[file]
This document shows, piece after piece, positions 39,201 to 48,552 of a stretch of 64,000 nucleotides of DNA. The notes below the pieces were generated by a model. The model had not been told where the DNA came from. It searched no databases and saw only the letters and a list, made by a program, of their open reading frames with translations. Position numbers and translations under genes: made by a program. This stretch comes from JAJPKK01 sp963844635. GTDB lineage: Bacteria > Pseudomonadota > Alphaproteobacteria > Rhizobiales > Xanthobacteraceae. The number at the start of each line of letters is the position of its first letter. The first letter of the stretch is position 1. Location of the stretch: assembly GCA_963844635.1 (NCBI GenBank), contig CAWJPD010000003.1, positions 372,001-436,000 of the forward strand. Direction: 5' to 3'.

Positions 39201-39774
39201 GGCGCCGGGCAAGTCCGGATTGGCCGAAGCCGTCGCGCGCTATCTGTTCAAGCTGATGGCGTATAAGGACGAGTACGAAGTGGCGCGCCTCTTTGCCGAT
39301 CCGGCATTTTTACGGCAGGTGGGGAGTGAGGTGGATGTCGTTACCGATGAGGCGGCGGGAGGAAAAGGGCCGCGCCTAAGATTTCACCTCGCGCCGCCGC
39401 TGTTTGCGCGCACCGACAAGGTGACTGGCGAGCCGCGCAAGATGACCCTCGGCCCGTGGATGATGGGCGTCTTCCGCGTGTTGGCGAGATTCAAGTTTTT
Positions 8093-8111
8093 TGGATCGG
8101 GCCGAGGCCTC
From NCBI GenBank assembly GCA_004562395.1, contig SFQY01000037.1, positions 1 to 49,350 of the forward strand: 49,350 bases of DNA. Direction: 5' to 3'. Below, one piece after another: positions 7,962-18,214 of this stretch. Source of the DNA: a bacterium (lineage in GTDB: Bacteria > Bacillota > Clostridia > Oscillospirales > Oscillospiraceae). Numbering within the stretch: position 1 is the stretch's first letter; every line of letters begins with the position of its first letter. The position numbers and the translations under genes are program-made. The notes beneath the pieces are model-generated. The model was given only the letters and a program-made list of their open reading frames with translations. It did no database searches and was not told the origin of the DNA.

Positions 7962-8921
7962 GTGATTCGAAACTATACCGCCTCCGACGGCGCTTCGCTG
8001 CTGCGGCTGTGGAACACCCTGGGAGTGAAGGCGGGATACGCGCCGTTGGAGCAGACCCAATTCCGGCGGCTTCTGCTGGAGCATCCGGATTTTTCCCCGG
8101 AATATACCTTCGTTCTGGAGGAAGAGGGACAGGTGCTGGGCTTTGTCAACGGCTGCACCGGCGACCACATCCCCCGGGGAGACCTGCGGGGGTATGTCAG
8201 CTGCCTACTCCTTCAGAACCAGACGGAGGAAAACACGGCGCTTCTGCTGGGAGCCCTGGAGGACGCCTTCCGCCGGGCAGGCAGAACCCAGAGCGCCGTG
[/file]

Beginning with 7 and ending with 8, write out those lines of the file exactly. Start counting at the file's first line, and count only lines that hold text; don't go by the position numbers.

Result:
8093 TGGATCGG
8101 GCCGAGGCCTC